LaTeX forum ⇒ Theses, Books, Title pagesCC BY-NC-SA 3.0 attribution for non-commercial use Topic is solved

Classicthesis, Bachelor and Master thesis, PhD, Doctoral degree
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CC BY-NC-SA 3.0 attribution for non-commercial use

Postby Jogi_343 » Wed Jan 10, 2018 10:02 pm

I was considering to use one of these beautiful templates to write thesis which will be submitted to a university. (non-commercial use)

Do I need to include attribution inside the PDF which will be generated and submitted to university ?
If yes, then
1. What should be the exact text ? (as I was unable to find such text in the default PDF output from template).
2. In the same scenario, if someone edits .cls file, what should be included in PDF file regarding attribution ?


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Stefan Kottwitz
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Postby Stefan Kottwitz » Thu Jan 11, 2018 12:14 am

Hi Jogi,

welcome to the forum!

Here is an explanation of the maintainer of viewtopic.php?t=25684 Though this was regarding a question about commercial use.

My personal opinion and general understanding is, that (especially community driven) templates are tools that can simply be used, I mean, it wish I don't have to put attribution text each time I use a template. Seriously, do people who use a single CV template write in their CV sources of the template and original and contributing authors of the template? But, regarding the source code, licensing is important: as code, distributing the template itself, the license really matters. Here NC means, it cannot be sold or distributed commercially. But it can be used commercially. Similarly, I can usually use fonts without attribution, but have to provide attribution if I would use the font itself.

I mean we have to follow licenses when we use things (especially provided for free, with just the wish of attribution). It's just that also I see it's not clearly explained with the differences: distribution (clearly requiring a license) or using like I use a font, a hammer, an operating system that I don't copy but use as provided.

Regarding the template license attribution phrasing, Vel said: "you can use any text you like provided there is a mention of “” somewhere". So it's good and it adds academic reference value if you would state somewhere, that this document was produced using LaTeX (mentioning TeX Live or MacTeX or MiKTeX, whatever you used) and it's using a template of

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Postby Vel » Sun Jan 14, 2018 9:32 am

Thanks Stefan!

I've had this question quite a few times and I've been meaning to put up a page on the website that describes what's ok and what's not but other things keep taking priority!

First of all, looking back now, the CC license isn't actually the best to use for something like LaTeX templates, I mainly chose it for being well known and having a non-commercial attribute; something I feel strongly about. The problem with LaTeX templates is that there are 2 parts, the code and the compiled PDF.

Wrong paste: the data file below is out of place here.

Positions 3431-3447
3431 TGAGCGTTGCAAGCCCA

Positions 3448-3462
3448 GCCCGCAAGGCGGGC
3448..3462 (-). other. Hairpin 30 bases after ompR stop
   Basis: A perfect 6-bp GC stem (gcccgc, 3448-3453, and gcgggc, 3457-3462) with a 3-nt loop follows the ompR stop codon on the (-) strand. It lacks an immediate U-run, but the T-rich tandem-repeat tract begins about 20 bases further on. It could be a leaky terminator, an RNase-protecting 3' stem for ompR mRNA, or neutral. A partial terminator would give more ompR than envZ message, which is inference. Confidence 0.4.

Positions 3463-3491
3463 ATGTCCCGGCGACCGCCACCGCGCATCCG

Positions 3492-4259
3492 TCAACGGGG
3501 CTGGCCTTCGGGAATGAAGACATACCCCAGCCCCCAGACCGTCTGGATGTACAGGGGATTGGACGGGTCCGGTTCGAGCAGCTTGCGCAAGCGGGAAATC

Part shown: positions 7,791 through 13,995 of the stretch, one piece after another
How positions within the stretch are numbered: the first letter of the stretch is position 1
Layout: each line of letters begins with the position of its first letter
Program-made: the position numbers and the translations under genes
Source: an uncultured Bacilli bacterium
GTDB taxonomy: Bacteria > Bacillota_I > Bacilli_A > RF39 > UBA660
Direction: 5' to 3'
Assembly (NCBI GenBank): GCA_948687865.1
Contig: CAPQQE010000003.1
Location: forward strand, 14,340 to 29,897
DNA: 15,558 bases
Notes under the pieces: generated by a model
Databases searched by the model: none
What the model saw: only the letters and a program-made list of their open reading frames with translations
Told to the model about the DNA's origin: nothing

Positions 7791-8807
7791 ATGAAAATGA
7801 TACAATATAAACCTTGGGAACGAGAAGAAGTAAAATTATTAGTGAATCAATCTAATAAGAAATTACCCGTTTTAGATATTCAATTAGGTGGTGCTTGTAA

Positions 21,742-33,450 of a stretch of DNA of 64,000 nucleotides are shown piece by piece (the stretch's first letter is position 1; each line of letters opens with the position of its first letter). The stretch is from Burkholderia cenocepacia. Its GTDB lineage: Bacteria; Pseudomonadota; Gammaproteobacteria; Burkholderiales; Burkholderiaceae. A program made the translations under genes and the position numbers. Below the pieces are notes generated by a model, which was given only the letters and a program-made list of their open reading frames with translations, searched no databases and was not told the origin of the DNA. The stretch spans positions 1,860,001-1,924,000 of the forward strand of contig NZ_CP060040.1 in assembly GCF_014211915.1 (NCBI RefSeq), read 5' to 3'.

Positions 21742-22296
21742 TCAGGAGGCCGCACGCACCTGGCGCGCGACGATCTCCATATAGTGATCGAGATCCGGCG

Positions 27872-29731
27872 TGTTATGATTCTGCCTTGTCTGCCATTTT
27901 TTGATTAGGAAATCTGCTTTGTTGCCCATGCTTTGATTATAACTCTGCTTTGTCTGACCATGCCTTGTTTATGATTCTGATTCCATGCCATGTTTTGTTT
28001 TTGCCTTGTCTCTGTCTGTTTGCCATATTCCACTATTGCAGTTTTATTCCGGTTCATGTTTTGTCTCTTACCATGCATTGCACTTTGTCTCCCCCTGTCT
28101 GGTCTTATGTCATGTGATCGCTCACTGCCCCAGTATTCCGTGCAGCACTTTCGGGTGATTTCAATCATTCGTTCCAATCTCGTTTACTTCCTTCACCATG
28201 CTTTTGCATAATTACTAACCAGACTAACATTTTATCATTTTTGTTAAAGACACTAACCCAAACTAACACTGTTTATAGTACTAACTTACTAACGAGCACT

I see the code as strongly adhering to the license. This means the top header with authors and the website must not be deleted, especially if the code is posted publicly on something like Github. Also, the code cannot be sold directly or be used to add value to a business, such as in an automated workflow where the PDFs are visible to customers.

The compiled PDF adheres less strongly to the license, with less requirement for attribution and some leeway for commercial use. I agree with Stefan that it would be silly to require attribution in a CV, title page or similar in the PDF itself. As such, if you're not using the template commercially at all, by all means don't attribute in the document PDF. This would include CVs, theses, reports, articles, etc. If you plan to sell the PDF, such as if you wrote a book using one of the templates, that use is fine, but attribution in the PDF would be desirable. I think it's only fair that if you make money from your work and used a template to make it look better or easier that you attribute to the source, after all, you got it for free. For future note, I don't consider making a CV for yourself commercial use at all, I get this question sometimes.

So what commercial use is restricted with regards to the PDFs then? This is firmly in the domain of something like taking the code and charging money to customise it for clients. This is something we do at and I would like to keep this exclusive to that service. Another restricted use would be creating an automated document generator that uses the template code and makes the PDFs available to clients en masse. Basically, use your brain, if it feels harmless, it probably is, if it feels like the template is pretty important to the work, don't do it. If in doubt, email me at with your use case and I'll let you know what I think.

Sorry for the long winded response, hopefully this helps others in the future! I'm also sorry it's such a convoluted answer to the question, but hopefully my motivations are clear and fair.
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